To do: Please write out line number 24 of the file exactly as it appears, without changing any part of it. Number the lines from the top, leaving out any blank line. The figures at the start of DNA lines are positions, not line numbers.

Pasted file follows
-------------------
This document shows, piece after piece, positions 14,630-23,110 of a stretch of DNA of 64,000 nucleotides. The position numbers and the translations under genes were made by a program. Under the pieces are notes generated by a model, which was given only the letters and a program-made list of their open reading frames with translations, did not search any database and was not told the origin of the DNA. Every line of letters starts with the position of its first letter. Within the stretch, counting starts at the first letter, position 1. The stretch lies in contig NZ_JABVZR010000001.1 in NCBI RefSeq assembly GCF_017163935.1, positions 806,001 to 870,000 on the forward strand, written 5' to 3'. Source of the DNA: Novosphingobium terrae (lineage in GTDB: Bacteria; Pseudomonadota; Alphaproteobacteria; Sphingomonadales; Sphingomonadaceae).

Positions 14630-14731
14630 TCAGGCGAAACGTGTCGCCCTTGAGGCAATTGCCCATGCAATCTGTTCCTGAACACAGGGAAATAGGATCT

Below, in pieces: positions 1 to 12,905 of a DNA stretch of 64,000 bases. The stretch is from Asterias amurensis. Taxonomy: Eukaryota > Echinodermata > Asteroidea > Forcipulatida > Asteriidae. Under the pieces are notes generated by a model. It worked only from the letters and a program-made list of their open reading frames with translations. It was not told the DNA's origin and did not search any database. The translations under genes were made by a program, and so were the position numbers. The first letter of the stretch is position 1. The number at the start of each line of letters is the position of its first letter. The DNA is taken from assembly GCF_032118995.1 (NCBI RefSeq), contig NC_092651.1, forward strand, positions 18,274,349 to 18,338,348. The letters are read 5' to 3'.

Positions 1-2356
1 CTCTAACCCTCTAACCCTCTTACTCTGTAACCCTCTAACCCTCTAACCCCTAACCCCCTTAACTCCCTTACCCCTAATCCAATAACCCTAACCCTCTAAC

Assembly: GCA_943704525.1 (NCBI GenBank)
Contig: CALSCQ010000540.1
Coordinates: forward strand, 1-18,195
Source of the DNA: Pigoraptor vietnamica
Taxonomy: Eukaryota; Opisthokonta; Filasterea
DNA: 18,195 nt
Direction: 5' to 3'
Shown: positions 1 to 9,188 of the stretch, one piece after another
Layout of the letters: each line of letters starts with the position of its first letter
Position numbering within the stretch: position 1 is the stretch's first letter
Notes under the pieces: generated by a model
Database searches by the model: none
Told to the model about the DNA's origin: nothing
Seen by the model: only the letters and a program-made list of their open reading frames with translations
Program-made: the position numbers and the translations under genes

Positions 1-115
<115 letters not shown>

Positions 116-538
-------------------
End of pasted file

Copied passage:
Positions 116-538